Ultimately, I will support today’s recommendations. But I would like to hear commenters’ best thoughts on the topics I highlighted, as well as the various requests for comment contained in the release.

* * * * *

In conclusion, I’d like to highlight one final point. As we move forward, we should continue to be mindful of what effect any changes to our rules will have on incentivizing companies and investors to access the public markets. Put simply, we must ask ourselves whether any particular change would incentivize a company to become public, or whether it might actually encourage the company to remain private. If the Commission’s current agenda is to encourage more investment in the public markets, while increasing Main Street investors’ participation in these markets, we must be sure that the actions we take are consistent with this goal and do not inadvertently undermine the quality and transparency that instills investor confidence.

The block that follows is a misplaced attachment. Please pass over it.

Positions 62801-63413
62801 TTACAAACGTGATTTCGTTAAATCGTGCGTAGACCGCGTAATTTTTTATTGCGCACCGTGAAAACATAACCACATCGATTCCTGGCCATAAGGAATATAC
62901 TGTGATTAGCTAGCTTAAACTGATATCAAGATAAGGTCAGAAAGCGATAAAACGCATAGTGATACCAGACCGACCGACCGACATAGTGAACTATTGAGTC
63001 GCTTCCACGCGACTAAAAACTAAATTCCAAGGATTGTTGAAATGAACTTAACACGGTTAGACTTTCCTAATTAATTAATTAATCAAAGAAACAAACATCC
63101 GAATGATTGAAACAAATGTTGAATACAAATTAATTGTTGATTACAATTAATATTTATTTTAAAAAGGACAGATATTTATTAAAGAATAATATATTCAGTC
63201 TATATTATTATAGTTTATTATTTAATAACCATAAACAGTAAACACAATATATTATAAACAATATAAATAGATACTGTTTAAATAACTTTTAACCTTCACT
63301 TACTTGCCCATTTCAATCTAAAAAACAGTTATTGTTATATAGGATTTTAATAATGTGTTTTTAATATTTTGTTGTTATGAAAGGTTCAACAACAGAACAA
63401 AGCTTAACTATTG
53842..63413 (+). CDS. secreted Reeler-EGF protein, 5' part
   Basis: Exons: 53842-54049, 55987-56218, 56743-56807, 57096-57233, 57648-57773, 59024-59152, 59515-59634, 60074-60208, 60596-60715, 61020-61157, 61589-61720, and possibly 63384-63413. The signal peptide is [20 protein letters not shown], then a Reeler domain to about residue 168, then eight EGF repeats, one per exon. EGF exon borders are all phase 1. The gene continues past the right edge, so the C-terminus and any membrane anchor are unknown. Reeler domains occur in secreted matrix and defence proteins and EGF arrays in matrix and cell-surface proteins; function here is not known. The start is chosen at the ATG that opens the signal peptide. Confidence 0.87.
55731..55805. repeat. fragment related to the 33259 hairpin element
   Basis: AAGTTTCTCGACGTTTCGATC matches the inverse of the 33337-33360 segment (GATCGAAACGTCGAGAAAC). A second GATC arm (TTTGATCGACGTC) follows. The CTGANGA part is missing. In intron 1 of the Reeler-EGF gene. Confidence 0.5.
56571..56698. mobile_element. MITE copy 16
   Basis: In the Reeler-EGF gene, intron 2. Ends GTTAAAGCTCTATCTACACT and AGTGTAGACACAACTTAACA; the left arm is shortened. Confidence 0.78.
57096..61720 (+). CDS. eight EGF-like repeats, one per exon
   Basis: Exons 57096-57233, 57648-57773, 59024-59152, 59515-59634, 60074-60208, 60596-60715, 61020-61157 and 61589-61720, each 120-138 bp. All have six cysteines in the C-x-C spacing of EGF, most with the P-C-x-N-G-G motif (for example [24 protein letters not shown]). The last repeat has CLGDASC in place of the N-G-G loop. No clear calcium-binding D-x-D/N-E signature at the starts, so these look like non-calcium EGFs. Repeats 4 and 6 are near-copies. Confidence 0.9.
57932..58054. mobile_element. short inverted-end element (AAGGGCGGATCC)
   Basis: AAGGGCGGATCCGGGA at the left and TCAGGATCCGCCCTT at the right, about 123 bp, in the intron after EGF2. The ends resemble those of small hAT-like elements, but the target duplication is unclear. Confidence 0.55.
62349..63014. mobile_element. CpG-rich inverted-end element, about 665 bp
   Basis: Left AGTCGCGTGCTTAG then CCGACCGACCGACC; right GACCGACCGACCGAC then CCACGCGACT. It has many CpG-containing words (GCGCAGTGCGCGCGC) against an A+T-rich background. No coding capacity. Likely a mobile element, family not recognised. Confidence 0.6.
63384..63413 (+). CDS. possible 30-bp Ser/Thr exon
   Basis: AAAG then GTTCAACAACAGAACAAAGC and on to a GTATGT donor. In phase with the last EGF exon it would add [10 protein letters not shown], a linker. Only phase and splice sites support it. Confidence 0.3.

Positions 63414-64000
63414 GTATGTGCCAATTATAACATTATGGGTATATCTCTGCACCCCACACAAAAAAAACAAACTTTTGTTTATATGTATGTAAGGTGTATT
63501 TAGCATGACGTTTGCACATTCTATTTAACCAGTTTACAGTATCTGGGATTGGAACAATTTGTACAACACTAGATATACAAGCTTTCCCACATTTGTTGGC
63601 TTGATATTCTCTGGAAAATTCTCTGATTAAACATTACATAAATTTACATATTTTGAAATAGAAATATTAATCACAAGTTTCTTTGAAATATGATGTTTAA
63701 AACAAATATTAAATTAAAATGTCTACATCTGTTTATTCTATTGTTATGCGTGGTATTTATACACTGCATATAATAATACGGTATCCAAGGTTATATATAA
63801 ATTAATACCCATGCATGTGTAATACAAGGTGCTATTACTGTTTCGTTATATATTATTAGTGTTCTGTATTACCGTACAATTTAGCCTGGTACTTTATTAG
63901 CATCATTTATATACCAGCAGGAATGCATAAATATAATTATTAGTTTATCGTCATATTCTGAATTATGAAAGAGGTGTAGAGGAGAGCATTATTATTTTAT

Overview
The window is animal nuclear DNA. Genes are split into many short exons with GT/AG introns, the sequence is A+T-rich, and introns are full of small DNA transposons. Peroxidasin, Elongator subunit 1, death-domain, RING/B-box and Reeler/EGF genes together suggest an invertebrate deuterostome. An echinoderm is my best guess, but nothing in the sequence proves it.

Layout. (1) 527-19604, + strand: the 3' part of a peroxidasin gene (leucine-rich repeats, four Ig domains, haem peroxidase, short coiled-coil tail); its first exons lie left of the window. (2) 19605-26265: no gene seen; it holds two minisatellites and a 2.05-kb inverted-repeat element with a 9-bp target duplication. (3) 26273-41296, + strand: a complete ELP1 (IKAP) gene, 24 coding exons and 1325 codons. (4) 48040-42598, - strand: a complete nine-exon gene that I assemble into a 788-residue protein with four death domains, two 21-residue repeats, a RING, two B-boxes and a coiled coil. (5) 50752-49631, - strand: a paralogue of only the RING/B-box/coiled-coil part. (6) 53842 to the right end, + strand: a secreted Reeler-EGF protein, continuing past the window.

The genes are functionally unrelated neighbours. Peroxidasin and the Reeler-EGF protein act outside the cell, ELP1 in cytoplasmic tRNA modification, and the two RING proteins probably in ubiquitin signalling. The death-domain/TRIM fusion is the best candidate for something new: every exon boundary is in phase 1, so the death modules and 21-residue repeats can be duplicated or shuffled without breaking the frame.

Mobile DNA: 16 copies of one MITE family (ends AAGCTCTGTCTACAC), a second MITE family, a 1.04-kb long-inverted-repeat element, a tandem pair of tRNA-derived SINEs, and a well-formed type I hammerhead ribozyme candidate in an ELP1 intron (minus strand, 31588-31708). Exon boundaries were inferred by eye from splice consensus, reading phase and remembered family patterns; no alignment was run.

Thank you.

[1] 17 CFR 230.701.

[2] 17 CFR 239.16b.

[3] See, e.g., Financial Crisis Inquiry Commission, Financial Crisis Inquiry Report (Jan. 2011).

[4] Only issuers that are not subject to the reporting requirements of section 13 [15 U.S.C. 78m] or 15(d) [15 U.S.C. 78o(d)] of the Exchange Act and are not investment companies registered or required to be registered under the Investment Company Act are eligible to rely on rule 701.

[5] The exemption covers securities offered or sold under a plan or agreement between a non-reporting company and the company’s employees, officers, directors, partners, trustees, consultants and advisors.